I’ve found that Spanish TV has come a long way from when I was 8 watching Zoro at my friend’s home. And Sabado Gigante.
Mar de Plastico is about a fictional town on the southern Spanish coast. A Sea of Plastic as it is covered in greenhouses. It’s a mix of romance, cop show, murder mystery. I really liked it. They have some semi-artificial racial tension with African migrant labor and Gypsies of 200 years residence vs The locals. But the main focus is the cops and murder mystery. Well acted, IMHO. Superb photography and sets. The Spanish have an eye for video / images.
The same star male lead appears in El Ministerio del Tiempo. (Rodolfo Sancho) A kind of Time Cops show. They are to “protect the history of Spain”. Again, well acted, superb photography. Lighting and set dressing are well done ( I suspect helped by actual historical sites that were preserved). One treat for me is getting to see history from the POV of the Spanish. Things like The Grand Armada that, for me, were just something a storm sunk during British history; instead seen as the pride of a Global Empire and with so many brave young soldiers / sailors lost. Pride and tragedy, not threat and victory.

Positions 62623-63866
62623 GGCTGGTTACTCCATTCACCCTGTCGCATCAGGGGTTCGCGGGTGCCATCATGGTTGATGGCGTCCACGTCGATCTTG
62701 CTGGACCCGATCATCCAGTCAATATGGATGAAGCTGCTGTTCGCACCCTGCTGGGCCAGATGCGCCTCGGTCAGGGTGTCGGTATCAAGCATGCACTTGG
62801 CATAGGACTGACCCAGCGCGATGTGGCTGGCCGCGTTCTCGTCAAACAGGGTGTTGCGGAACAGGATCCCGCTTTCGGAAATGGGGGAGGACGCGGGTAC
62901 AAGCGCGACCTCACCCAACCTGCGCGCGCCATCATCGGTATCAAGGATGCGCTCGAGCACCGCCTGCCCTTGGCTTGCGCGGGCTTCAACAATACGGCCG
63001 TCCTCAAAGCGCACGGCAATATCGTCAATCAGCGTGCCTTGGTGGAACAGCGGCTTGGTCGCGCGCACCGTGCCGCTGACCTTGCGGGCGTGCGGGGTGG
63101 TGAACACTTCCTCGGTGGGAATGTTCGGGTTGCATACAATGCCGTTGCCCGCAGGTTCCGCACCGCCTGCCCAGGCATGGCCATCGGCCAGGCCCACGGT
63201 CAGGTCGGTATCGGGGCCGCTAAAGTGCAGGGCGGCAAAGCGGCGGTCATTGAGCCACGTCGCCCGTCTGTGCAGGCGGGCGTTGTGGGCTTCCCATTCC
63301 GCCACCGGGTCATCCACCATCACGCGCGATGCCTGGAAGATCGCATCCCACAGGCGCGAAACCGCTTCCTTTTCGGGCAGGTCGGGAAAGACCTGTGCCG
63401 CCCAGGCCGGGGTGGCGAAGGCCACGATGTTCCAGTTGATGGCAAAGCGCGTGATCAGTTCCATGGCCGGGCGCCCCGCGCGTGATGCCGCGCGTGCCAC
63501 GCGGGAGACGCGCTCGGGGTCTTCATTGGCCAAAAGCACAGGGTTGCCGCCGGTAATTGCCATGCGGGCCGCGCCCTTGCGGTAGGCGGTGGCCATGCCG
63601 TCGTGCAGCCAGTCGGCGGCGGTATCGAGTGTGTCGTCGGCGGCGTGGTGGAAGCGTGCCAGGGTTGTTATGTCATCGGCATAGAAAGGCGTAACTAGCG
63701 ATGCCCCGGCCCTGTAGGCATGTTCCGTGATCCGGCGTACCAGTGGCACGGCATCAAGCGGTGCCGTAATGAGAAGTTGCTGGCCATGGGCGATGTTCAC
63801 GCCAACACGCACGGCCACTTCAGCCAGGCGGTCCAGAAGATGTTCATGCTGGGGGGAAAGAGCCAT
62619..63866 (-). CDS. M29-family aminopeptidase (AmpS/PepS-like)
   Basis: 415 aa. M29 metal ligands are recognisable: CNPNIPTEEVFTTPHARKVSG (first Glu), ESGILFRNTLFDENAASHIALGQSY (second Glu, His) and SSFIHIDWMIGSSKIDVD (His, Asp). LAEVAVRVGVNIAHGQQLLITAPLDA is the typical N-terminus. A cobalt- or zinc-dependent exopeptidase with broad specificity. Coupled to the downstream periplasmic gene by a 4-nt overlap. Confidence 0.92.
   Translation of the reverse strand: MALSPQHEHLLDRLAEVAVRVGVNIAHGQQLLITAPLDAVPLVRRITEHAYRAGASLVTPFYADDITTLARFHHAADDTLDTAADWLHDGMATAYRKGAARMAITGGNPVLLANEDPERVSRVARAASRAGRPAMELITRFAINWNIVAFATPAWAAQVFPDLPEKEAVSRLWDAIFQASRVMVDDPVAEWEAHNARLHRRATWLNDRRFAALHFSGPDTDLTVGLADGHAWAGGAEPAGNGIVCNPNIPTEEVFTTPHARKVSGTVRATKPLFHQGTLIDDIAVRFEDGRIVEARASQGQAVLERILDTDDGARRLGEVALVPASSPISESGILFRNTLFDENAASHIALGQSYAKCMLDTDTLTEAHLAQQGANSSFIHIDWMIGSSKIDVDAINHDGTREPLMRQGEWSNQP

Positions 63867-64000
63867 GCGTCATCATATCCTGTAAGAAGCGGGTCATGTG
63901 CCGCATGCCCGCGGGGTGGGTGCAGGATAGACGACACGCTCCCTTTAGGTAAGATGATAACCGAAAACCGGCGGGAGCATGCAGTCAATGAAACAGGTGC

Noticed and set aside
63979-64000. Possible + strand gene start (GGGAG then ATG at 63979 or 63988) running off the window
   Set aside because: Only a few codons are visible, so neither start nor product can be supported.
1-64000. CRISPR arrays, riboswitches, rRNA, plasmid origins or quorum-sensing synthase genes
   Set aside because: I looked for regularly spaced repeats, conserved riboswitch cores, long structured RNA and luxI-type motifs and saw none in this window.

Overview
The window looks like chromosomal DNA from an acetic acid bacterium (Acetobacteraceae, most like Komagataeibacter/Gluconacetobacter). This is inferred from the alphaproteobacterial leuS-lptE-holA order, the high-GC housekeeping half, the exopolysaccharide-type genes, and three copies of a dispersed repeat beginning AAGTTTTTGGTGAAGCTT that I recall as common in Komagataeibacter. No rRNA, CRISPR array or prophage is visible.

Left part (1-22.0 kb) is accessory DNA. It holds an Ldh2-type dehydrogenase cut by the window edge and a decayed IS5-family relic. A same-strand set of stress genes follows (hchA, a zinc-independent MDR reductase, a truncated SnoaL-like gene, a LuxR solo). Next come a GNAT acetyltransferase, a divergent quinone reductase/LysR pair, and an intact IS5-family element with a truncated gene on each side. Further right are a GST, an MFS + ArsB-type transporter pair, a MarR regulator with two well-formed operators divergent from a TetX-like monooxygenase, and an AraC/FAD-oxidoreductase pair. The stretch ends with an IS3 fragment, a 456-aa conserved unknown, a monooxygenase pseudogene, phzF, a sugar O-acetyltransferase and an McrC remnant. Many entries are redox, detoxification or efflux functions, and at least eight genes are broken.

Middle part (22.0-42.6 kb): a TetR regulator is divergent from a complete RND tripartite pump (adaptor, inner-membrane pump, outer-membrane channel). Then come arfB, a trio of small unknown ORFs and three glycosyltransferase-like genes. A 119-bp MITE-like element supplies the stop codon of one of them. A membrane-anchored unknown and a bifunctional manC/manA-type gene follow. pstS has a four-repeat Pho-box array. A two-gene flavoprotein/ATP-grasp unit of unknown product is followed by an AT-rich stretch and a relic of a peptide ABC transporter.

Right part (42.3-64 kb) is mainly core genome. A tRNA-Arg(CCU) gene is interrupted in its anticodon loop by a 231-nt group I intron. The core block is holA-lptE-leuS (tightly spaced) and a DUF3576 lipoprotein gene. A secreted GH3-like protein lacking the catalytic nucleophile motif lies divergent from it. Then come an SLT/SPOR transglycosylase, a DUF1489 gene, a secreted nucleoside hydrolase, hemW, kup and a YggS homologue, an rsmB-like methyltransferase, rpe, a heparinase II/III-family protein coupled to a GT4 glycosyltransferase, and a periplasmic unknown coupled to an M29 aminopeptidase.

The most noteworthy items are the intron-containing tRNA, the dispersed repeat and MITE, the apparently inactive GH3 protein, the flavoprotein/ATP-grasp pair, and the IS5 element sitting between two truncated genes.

There’s a wiki on it:
El Ministerio del Tiempo (English: The Ministry of Time) is a Spanish fantasy television series created by Javier and Pablo Olivares and produced by Onza Partners and Cliffhanger for Televisión Española. It premiered on February 24, 2015 on TVE’s main channel La 1. The series follows the exploits of a patrol of the fictional Ministry of Time, which deals with incidents caused by time travel.